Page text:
There's no doubt that the United States loves its guns. To try to understand the depths of this statement, this webpage explores:
- How many guns the US has relative to other countries,
- The rate of growth of gun purchases in the US,
- Mass shootings in the US, and
- The relationship between the number of guns and gun deaths in the US.
Gun ownership throught the world
According to the most recent comprehensive survey of gun ownership worldwide performed in 2017 by the Small Arms Survey , about 46% of all civilian owned guns in the world are in the United States. The median country has 5.4 guns per 100 people; in the US, that number is 120.5 making US the only country in the world with more guns than people.
You can view the data on a map, as a bar plot, or in a sortable table.
US Gun Purchases
It's not particularly easy to get data on gun sales - due, I suppose, to the Dickey Amendment. The FBI, though, maintains data on background checks and these are widely considered to be the best available proxy for gun purchases in the US. The bar plot below shows those gun purchases by month.
There are several pretty clear trends:
- Gun purchases are generally increasing year by year
- There are seasonal trends with December being the favorite time to purchase a gun. I guess a gun makes a great "gift".
- There are several spikes:
One prominent byproduct of so many guns is gun violence.
Mass shootings in the US
Gun violence in North Carolina
As dramatic as mass shootings are, they only count for a fraction of killings by gun in the US. In 2022, for example, Mother Jones' data indicates there were 12 mass shootings in the US with 74 fatalities. We can consult the Gun Violence Archive to broaden the scope to account for all known instances of gun violence. We then find that in that year in North Carolina alone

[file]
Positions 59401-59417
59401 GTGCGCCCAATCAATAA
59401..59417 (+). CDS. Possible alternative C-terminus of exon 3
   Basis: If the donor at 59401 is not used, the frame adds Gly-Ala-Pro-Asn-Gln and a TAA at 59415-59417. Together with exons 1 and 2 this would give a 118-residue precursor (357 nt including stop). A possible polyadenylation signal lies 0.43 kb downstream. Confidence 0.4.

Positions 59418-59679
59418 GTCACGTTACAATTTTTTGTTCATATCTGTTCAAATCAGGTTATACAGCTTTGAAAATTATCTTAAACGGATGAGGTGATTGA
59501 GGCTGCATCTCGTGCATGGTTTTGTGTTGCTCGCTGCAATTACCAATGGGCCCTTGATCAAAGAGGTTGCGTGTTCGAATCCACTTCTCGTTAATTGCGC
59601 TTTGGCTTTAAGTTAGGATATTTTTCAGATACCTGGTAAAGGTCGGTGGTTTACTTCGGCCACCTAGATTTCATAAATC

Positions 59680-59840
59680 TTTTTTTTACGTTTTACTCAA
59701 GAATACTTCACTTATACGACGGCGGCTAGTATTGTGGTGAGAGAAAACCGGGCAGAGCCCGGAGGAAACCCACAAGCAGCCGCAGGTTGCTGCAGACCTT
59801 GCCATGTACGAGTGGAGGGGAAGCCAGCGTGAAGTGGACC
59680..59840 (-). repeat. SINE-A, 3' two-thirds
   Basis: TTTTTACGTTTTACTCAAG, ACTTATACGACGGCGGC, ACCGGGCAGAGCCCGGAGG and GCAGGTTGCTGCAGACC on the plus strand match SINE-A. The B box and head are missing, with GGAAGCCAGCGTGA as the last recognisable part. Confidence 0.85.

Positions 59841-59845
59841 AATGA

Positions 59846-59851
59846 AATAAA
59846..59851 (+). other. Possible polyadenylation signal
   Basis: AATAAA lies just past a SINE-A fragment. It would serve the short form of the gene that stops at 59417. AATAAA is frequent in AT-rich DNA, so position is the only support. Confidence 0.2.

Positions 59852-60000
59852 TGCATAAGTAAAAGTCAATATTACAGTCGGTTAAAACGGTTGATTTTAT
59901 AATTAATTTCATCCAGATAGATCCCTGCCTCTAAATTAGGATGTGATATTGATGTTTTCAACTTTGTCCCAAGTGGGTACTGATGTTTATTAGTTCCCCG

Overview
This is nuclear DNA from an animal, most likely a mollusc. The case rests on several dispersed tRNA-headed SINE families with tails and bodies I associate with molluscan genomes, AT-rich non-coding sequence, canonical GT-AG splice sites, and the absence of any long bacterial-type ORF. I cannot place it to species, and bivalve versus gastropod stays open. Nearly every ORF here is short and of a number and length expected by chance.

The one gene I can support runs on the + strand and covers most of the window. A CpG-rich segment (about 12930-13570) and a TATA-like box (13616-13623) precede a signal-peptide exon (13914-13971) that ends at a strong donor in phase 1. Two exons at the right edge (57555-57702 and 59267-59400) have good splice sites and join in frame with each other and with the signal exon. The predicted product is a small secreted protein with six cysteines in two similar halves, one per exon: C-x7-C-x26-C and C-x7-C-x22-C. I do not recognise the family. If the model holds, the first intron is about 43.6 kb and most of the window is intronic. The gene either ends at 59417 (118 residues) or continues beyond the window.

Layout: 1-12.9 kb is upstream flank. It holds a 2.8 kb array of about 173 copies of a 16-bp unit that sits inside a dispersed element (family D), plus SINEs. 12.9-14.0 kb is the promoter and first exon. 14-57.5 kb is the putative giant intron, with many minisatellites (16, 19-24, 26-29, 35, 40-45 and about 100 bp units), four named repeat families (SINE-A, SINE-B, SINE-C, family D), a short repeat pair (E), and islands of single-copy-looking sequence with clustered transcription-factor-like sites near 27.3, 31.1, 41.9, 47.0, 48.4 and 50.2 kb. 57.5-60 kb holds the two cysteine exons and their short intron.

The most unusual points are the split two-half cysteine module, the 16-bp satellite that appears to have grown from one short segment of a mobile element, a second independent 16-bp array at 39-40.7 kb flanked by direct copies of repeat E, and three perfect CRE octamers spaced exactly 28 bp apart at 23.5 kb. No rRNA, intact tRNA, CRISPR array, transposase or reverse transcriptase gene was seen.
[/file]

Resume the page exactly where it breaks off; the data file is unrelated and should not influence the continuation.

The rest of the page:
- there were 1642 incidents, with
- 1203 injuries, and
- 684 people killed.
The map below is a density map shaded by number of people injured or killed by guns in North Carolina during that calendar year 2022.
Guns and gun deaths
The sad part is that we know how to reduce gun deaths - simply reduce the number of guns. One of the first and still most important publications in this regard is "Gun Ownership as a Risk Factor for Homicide in the Home". Unfortunately, there's not been much serious scholarship since, due to the Dickey Amendment, which was passed specifically to curtail this type of research.
It's not hard, though, to explore the relationship between the number guns and the occurence of gun violence by using publically available data. The visualization below explores the relationship between the percentage of households in a state with a gun (as estimated by RAND) and the number of people per 100,000 killed by guns in that state (as tabulated by the CDC).